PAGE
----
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State rep says rival candidate ‘put up’ by Ed Burke — she calls that ‘offensive’

Alicia Elena Martinez interned in Ald. Ed Burke’s 14th Ward office and helped Burke’s re-election campaign last year.  And now she’s trying to win the state House seat held by state Rep. Aaron Ortiz, who ousted Burke’s brother two years ago. 

Primary challenger Alicia Elena Martinez and incumbent state Rep. Aaron Ortiz meet with the Sun-Times Editorial Board Monday.
Primary challenger Alicia Elena Martinez and incumbent state Rep. Aaron Ortiz meet with the Sun-Times Editorial Board Monday.
Rich Hein/Sun-Times

Alicia Elena Martinez interned in Ald. Ed Burke’s 14th Ward office and then worked for the Burke-controlled City Council Finance Committee in 2016.

She also helped Burke’s re-election campaign last year and shares petition circulators with the veteran alderman and 15th Ward Ald. Ray Lopez, a Burke ally.

And now she’s trying to win the state House seat held by state Rep. Aaron Ortiz, who ousted Burke’s brother two years ago. Martinez and Ortiz are also both running for 14th Ward Democratic committeeperson, a party post Burke has held for more than half a century.

Burke been charged with racketeering in a federal indictment, but he has not been convicted of any wrongdoing.

That didn’t stop Ortiz from saying his Democratic primary rival has “unfortunately been put up by a criminal.”

Martinez says she finds any suggestion that she’d been picked to run by Burke or others in his political organization to divide the Latino vote was “offensive.”

The two Southwest Side Democratic candidates appeared before the Sun-Times Editorial Board on Monday.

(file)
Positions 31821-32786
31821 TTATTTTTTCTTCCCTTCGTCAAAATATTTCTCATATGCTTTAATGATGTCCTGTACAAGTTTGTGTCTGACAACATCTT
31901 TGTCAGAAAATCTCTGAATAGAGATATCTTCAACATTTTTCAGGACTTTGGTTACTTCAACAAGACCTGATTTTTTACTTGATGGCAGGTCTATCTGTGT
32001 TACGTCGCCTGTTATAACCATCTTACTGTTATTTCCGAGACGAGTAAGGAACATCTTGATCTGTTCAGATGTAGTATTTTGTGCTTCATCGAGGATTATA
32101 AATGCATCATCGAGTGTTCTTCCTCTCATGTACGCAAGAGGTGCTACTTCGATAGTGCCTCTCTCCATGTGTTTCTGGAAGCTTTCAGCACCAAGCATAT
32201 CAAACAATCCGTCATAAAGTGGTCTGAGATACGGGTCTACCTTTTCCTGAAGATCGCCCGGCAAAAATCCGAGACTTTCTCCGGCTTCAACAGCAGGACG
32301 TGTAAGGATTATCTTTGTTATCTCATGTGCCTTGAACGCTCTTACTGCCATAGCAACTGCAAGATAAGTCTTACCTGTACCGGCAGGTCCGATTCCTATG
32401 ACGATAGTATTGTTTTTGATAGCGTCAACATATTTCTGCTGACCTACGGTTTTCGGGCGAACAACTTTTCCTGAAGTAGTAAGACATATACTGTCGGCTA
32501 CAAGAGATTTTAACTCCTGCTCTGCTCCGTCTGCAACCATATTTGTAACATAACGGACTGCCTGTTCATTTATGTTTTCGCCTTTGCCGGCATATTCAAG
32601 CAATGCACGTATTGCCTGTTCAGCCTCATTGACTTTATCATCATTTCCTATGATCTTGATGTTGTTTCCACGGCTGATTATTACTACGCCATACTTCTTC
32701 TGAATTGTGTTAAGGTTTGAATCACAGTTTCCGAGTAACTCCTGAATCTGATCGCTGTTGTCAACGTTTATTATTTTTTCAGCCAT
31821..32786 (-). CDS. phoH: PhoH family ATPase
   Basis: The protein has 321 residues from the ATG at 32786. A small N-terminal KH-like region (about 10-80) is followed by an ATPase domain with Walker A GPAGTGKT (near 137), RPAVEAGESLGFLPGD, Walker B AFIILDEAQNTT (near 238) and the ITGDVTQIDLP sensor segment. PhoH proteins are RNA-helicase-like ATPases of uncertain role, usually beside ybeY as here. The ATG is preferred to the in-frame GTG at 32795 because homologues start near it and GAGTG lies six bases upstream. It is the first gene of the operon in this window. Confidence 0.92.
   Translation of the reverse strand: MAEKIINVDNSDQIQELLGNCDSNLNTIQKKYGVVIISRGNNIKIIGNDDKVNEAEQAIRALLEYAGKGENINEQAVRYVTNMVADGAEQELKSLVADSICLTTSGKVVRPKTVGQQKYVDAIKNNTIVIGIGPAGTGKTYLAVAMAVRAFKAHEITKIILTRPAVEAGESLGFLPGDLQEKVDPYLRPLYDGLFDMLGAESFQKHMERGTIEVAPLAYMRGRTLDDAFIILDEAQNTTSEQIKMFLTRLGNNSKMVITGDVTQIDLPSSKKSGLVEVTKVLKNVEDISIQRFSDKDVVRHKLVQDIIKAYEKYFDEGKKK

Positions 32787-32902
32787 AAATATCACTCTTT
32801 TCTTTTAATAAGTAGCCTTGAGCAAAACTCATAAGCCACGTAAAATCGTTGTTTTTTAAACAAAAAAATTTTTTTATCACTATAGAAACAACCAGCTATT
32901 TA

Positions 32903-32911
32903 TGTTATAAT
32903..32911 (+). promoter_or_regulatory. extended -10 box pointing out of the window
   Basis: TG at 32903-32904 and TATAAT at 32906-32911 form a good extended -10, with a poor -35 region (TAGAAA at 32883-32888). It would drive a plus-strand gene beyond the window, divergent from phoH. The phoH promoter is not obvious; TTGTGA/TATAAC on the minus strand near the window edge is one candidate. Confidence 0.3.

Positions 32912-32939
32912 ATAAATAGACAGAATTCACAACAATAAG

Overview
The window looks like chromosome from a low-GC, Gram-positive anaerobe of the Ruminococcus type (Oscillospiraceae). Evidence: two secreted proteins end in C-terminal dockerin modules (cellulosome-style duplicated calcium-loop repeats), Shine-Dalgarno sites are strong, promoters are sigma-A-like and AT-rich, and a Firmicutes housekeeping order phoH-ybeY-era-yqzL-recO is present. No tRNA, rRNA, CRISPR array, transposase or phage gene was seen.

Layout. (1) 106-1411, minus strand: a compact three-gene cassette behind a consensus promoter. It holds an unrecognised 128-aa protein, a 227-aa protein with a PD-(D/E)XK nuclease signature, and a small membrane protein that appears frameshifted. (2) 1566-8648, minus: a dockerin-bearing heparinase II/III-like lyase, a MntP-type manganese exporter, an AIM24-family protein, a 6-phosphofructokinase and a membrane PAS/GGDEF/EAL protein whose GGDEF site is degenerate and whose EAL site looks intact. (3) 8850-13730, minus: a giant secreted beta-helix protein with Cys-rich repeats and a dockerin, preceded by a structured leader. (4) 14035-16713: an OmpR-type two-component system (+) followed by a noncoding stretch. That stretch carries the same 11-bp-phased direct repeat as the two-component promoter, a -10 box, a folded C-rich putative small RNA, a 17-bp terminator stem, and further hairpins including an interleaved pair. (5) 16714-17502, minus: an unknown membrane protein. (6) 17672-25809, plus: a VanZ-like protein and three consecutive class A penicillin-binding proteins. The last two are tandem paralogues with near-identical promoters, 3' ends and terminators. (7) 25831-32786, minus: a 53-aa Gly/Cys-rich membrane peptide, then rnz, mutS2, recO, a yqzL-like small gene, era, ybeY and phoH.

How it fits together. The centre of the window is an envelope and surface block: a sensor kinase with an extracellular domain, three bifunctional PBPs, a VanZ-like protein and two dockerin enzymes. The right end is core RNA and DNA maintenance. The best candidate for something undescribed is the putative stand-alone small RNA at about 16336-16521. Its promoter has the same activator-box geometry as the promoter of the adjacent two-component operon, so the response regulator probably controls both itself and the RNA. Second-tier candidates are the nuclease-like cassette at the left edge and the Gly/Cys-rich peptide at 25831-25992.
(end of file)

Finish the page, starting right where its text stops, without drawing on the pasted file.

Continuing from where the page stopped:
Despite the ties to Burke, Martinez says she’s her own person and is challenging the City Council’s longest serving alderman in the 14th Ward Committeeperson race because Burke is “disconnected” from the community.

“I’ve been in the organization since I was around 16 years old,” Martinez said. “I’ve grown a lot of relationships with a lot of people. And when people heard that I was running, they reached out to me and they asked ‘what can I do?’ yes I know them from the political office but I also know them outside … I’ll take any help I can get.”

Alicia Elena Martinez, Illinois House 1st district Democratic primary candidate. | Rich Hein/Sun-Times
Alicia Elena Martinez, Illinois House Democratic primary candidate.
Rich Hein/Sun-Times

And Martinez counters that Ortiz is part of the Democratic machine, portraying him as a foot soldier in House Speaker Mike Madigan’s army.

Ortiz “went from one political machine to another,” Martinez said, referring to Ortiz being represented by longtime Madigan attorney Michael Kasper in his challenge to Martinez’s petitions, taking an in-kind, $125 contribution from Madigan’s political fund for printing and his “silence” on an email from Madigan confidante Mike McClain mentioning ghost payrolling and a “rape in Champaign.”

Ortiz batted away the connection.

“I wish I could say that she decided to just [run for office] on her own, but unfortunately she’s been put up by a criminal — Ed Burke,” Ortiz said. “Burke represents pretty much a criminal organization … I think it’s a shame that we have people that are still willing to partake in politics with individuals, and knowing that, you know, I read through some of the things that have Burke is going on right now and on that there’s tapes.”

Ortiz beat Burke’s brother, former state Rep. Dan Burke, in 2018.

State Rep. Aaron Ortiz.
State Rep. Aaron Ortiz.
Rich Hein/Sun-Times

Ald. Ed Burke was charged with racketeering in a sweeping, 59-page indictment last May. That indictment followed a 37-page criminal complaint that charged the powerhouse alderman with attempted extortion last January.

Perhaps not surprisingly, fighting corruption has surfaced as a campaign issue in the race.

Martinez said if elected the first thing she’d do is work to pass ethics reform, mandating that no elected official can hold two compensated offices and restricting legislators who leave from registering as lobbyists for five years following their exit from any body of government.

Ortiz said Martinez pushing ethics reform was “ironic.” If reelected, the former teacher says he’ll continue to work to pass legislation that helps some of the 37 schools in the district which is part of an overarching movement he sees himself in, he says.

“I see myself as someone who’s grown from the movement that helped elect Harold Washington, and I see my opponent, as part of a racist organization that fought against Harold Washington,” Ortiz said. “So it’s two different cloths that we have here.”